Adriaan Louw is a busy man. Between running ISPI (International Spine & Pain Institute), performing research, treating patients, drinking beer, and watching football he doesn’t have a lot of free time. However, he was kind enough to answer some quick questions to help me understand pain, central sensitization, and the clinical application of neuroscience. As always, his answers were very helpful and I thought I’d share them with everyone else.
I first met Adriaan when I took the NOI Mobilization of the Nervous System course. Check out my review of the course to catch up on some of the latest concepts. He is not only an extremely knowledgable clinician, but he is a very entertaining speaker as well. I cannot recommend taking a course with him enough. You’ll learn a ton, have a paradigm shift, and laugh a lot.
Adriaan is an expert on pain science and the clinical management of pain. He is also a Certified Spinal Manual Therapist and incorporates manual treatment with pain science to achieve the best results. He is a published author, lectures internationally, and recently completed his Ph.D. on therapeutic neuroscience education and spinal disorders.
11 Questions with Adriaan Louw
These questions are directed towards the clinical application of pain science. They will augment a background understanding of pain science and central sensitization.
1) You discussed a study in which just the mention of testing a nerve caused the subjects SLR to decrease due to anxiety. I’m having trouble trying to explain neurodynamics to my patients in regards to what I’m testing and what I’m treating. What type of language do you use for the peripheral nerve stuff?
• There are over 45 miles of nerves in your body. For normal function they glide and slide while we move. When nerves get hindered in their movement or become sensitive they tend to “tighten up” a little. The test we are doing is a way to see how easy your nerve can move; how far it moves and how sensitive it is. The treatment is a series of nerve glides to help the nerve move better and help calm it down (something like that).
2) What could be happening in those patients that perform exercises with no pain when they’re in the clinic with you, but then come back and report that they had a ton of pain at night? I know pain is an output, but if I can’t explain the mechanism I feel like I’m losing some “buy in” power.
• Latent pain can be from various aspects: Afterglow effect of inflammation – we know DJD increases inflammation with use, i.e., grandma walks ++ Christmas shopping, and pays for it that even when she gets home. With increased use – maybe a little inflammation, wakes up the nerves as the day goes on.
• Focus – busy during the day and when a patient sits still and thinks about it, becomes “aware” back hurts.
• Depending on work – back pain at work may not be an option for the brain – really need the job; rumors about layoffs, etc.
• Likely the way I will go: The alarm system (nervous system) gets activated throughout the day and steadily creeps closer to the threshold and at the end of the day – alarm goes off
• Obviously you will need to examine/ask and see which fits best. Bottom line – various reasons; we can explain it, and can make it better….
3) What could be happening when someone has no pain during the movement, but then pain immediately after they stop? I see this happen often in shoulders.
• Pain after muscle contraction
• Muscles heal in short amounts of time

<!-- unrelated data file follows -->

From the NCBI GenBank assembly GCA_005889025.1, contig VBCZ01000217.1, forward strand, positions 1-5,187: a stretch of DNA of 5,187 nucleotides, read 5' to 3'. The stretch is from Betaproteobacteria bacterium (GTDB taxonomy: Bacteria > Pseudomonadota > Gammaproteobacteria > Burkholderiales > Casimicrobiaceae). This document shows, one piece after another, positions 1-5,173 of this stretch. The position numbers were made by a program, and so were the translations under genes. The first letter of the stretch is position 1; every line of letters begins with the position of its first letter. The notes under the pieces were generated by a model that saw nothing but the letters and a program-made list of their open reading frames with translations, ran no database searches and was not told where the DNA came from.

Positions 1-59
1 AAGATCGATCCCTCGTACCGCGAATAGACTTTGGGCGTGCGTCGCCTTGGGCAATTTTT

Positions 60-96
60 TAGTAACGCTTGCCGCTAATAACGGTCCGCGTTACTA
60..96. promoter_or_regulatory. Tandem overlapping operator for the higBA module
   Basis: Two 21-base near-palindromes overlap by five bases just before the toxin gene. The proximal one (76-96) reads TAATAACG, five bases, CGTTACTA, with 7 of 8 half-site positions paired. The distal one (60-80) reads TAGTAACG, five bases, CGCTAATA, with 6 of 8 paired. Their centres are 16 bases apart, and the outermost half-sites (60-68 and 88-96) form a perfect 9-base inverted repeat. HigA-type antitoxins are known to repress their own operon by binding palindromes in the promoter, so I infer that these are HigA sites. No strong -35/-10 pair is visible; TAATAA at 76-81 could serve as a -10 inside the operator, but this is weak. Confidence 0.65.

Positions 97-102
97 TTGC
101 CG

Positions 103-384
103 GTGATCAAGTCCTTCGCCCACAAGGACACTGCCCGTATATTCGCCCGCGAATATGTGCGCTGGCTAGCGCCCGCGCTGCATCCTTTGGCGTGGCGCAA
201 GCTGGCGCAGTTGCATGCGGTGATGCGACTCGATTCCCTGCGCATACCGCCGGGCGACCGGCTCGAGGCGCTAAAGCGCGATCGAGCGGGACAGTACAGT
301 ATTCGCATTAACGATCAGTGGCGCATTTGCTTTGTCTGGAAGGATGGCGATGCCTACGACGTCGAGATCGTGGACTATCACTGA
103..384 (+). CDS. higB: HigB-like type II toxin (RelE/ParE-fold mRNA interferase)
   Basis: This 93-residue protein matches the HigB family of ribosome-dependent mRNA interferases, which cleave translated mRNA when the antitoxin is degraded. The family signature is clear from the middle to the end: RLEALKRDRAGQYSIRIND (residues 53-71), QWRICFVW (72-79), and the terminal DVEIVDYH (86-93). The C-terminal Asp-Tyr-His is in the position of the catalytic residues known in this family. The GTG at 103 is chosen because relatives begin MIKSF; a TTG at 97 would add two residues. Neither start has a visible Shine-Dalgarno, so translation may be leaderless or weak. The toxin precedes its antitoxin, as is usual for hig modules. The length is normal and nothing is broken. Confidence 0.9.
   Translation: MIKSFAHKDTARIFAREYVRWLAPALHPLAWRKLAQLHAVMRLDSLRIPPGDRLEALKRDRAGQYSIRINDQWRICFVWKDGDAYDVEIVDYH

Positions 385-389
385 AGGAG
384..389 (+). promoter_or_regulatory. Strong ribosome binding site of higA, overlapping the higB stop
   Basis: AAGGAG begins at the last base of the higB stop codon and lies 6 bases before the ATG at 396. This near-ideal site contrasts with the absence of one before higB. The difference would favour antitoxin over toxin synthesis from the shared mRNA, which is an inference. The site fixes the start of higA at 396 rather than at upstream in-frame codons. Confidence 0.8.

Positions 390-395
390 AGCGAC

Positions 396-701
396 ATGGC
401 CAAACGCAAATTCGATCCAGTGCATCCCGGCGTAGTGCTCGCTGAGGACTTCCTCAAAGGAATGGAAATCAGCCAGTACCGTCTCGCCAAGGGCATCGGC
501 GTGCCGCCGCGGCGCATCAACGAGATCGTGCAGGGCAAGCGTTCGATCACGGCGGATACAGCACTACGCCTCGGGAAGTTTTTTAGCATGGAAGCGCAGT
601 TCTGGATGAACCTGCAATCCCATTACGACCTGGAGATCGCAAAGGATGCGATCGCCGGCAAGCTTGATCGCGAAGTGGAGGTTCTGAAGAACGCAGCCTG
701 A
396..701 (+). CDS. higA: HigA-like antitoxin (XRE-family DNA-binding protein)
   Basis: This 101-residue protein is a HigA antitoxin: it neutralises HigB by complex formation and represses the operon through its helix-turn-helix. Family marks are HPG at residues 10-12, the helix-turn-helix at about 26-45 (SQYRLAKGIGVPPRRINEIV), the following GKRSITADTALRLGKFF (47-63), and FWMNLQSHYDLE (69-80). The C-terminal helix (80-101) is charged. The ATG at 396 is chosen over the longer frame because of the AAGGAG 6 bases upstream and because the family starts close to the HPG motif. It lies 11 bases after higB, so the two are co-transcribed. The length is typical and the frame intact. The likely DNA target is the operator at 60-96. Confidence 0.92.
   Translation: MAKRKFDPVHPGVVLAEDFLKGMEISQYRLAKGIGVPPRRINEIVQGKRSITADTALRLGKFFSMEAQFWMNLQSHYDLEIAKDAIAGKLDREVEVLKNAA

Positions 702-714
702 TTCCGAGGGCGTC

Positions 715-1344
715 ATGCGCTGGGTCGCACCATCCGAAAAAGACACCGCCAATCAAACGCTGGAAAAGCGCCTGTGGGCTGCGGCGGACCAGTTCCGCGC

• No/minimal pain during contraction = good; muscles = good
• 45 miles of nerve in the body; intertwined through tissue, including muscle. Contracting a muscle can also set of the neighboring alarm system – i.e., nerves. This may validate muscle is OK, but the adjacent nerves are extra sensitive and now you’re well on your way with pain education….Now the paradigm shifts to calming the nervous system down….
4) What is one of your favorite stories/examples to help patients understand pain. I often use the story you told us about the guy with leg pain that laid on a railroad track to self amputate and sill had pain after (phantom limb pain).
• I don’t think it’s a story as much as a metaphor that can easily be applied to them. Sure – a person cutting their leg off or hiker Aaron Ralston cutting his arm off is interesting, but not personal. Maybe your patient saw Kevin Ware earlier this year in the NCAA basketball tournament break his leg on national TV, but did not scream “pain” – but rather “win the game”
• My biggest “ah-ha” moments come with simple paradigm shifts like this:
• Suzy – if you sprained your ankle, would it hurt?
• Suzy – if you sprained your ankle, while crossing a busy street and a bus is coming straight for you, does it hurt? You can see the gears turning
• NO PATIENT has ever told me yes – obviously no
• We discuss:
• Bigger threat wins
• Pain is an output
• Tissue injury and pain are not the same
• I’ve had many people say: “So pain is a decision by the brain?”
• Now we’re heading down a neat and interesting path
5) What is one of your favorite metaphors to help describe the process of pain to patients?
• See above
• Another one: If you step in a rusted nail, do you want to know about it? – explaining nerve functioning as an alarm system, action potential, danger message to the brain and action taken.
• Another one: What would you do if a big roaring African lion jumped into this room right now? Stress response and multiple systems activating to protect you
6) What is the best way not to offend patients when you are basically telling them that their pain (or at least some of it) is in their head?
• Pre-empt it. Rusted nail example above – brain has to know there is a nail, so yes; it has to go to the brain. Is the pain in your head? Yes – but in your brain; in your head and biological and real.
7) I’ve had patients where I’ve tried to explain pain to them about a thousand times. No matter what approach I use, they won’t budge. I’m sure a big part of it is that I must not be explaining it in the best way for them to understand it. But what do you do in cases where someone refuses to believe anything other than that their tissues are causing pain?